Մատչելիության հղումներ

By Atom Markarian
The Armenian government approved on Friday its draft budget for next year that envisages an 18 percent increase in public spending which will largely be channeled into social security, health care and education.

The 2005 budget, though still modest in absolute terms, will be the largest ever in Armenia’s post-Soviet history, with net revenues projected at 328 billion drams ($655 million) and expenditures at 375.4 billion drams.

“The increase in projected revenues will primarily benefit social security, health care and education,” Deputy Finance Minister Pavel Safarian told reporters. He said it is expected to result from an 8 percent economic growth forecast by the government and a further improvement in tax collection.

Armenian school teachers, who have gone through massive cost-cutting lay-offs over the past two years, stand to gain the most. Their average monthly salary is to jump by 65 percent to 50,500 drams ($100) in the course of next year. Overall government spending on education would accordingly grow by 22.6 percent to 55.4 billion drams.

The government also would like to spend 32.3 billion drams on health care next year. This is 32 percent more than was budgeted for this year. The proposed 2005 budget would thus raise the average wage of public sector doctors and other medical staff from 33,500 to 37,500 drams. Similar pay rises are envisaged for the employees of state museums, libraries and other cultural institutions.

The extra social spending will also affect poverty benefits paid to tens of thousands of socially vulnerable Armenian families. Their minimum amount is due to grow by nearly one third to 12,600 drams. The government likewise plans to raise the average pension, paid from a separate state fund, from the current 8,300 drams to 9,700 drams by the end of 2005.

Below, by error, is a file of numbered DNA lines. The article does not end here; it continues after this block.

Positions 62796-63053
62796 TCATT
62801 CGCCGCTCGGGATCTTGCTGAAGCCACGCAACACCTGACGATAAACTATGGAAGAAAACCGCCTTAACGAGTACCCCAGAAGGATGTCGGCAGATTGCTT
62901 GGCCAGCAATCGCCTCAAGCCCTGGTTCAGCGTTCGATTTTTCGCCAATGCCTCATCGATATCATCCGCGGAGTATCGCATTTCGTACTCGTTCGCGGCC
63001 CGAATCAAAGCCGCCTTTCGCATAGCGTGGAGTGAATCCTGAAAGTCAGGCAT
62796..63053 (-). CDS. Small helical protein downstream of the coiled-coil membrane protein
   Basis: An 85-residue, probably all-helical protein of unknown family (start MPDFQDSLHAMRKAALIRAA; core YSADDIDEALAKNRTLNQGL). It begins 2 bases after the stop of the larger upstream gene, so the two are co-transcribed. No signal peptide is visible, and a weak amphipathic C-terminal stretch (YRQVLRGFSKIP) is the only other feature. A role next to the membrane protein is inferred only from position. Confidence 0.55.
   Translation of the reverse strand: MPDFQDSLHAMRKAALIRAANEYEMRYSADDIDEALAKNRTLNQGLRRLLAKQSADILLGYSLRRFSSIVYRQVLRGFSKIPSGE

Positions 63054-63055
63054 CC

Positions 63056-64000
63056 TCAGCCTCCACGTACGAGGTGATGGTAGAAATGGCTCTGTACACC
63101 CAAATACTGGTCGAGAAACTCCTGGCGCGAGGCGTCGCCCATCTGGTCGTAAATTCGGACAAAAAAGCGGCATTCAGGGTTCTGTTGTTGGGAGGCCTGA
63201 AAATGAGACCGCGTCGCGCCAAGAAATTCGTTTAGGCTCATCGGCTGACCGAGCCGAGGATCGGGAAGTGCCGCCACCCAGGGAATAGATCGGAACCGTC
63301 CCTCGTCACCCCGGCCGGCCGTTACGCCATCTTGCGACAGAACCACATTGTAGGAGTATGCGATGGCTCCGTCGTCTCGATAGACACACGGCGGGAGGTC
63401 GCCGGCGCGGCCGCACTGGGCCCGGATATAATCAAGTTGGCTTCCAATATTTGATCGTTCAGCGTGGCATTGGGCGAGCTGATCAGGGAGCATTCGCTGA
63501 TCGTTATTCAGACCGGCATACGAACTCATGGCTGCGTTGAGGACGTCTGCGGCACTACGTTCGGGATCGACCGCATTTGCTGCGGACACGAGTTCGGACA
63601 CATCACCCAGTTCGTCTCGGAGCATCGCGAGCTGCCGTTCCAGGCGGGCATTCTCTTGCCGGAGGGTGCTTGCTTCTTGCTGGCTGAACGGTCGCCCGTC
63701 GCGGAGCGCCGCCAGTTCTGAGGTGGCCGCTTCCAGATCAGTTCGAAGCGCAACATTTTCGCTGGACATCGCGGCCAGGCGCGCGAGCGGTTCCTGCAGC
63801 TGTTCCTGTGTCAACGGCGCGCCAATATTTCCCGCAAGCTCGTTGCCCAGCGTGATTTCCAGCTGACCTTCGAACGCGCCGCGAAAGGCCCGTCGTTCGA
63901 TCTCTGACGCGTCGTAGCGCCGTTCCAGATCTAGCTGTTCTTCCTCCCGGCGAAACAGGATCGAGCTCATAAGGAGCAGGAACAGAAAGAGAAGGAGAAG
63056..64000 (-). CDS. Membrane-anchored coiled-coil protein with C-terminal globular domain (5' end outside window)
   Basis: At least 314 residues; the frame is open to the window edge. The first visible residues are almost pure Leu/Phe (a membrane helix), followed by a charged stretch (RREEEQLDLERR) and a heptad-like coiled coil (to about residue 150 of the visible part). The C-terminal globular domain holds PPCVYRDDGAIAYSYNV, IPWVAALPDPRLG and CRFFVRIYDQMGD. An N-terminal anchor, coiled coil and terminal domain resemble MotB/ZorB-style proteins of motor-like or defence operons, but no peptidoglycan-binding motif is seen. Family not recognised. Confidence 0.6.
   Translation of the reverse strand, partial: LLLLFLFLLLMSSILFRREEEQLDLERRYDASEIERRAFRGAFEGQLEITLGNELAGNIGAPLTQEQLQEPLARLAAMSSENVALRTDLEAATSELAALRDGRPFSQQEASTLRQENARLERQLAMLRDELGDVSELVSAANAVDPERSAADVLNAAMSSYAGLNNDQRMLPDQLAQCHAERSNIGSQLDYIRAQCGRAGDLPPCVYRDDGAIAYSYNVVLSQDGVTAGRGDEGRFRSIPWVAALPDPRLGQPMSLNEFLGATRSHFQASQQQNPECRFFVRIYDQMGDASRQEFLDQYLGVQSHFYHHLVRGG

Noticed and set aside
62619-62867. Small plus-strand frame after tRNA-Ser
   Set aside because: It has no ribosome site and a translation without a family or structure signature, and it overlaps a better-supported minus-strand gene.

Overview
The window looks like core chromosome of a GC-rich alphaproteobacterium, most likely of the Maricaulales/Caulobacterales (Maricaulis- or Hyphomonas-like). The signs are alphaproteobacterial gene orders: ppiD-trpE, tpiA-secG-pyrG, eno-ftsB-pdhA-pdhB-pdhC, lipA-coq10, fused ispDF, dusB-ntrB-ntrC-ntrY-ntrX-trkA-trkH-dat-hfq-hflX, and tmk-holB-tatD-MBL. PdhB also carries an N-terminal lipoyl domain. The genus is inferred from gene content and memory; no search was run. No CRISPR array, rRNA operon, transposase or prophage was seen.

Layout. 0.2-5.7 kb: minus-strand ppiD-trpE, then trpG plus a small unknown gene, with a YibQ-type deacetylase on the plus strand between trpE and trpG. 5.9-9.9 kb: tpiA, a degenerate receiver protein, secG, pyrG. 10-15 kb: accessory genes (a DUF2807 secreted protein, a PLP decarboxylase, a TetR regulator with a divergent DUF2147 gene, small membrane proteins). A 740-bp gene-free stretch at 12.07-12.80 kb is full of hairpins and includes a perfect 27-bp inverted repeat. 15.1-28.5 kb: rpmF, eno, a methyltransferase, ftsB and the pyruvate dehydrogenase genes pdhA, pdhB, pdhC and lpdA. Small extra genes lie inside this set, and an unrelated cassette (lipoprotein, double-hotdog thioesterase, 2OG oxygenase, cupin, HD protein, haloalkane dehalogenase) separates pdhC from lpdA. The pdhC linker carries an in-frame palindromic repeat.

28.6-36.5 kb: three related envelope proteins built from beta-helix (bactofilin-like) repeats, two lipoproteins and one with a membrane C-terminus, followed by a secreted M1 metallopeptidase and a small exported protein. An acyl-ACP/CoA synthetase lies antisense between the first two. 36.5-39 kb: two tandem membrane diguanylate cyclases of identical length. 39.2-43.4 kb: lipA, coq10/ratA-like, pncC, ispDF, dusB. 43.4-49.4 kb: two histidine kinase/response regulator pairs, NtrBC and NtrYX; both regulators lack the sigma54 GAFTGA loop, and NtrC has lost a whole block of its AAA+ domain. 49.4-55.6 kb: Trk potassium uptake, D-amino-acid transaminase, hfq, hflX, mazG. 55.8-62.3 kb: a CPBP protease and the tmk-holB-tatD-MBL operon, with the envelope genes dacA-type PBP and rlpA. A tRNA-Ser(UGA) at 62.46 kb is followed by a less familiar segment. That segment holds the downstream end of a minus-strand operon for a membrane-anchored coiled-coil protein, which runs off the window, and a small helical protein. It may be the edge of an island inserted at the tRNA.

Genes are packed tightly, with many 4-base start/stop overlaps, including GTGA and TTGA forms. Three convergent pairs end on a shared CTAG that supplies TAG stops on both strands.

The bulk of Armenia’s budget deficit, projected to reach 47 billion drams in 2005, will continue to be financed with external loans and grants. Donna Dowsett-Coirolo, the World Bank’s director for the South Caucasus, said in Yerevan on Friday that the bank’s governing board will likely approve one such loan worth $20 million next month. She said the board is also expected to disburse two other loans designed to improve water supplies in Yerevan and irrigation networks in rural regions of Armenia.

The World Bank is Armenia’s single largest foreign creditor, having provided it with a more than $800 million in cheap credit over the past decade. Dowsett-Coirolo said the practical impact of those lending programs was recently assessed by a team of World Bank experts.

“The independent evaluators overall found that Armenia was one of the best users of our credit resources,” she told a news conference.

The World Bank official, who met with President Robert Kocharian later in the day, also praised Armenia’s macroeconomic performance. Official figures show the Armenian economy expanding by 10 percent during the first nine months of this year.
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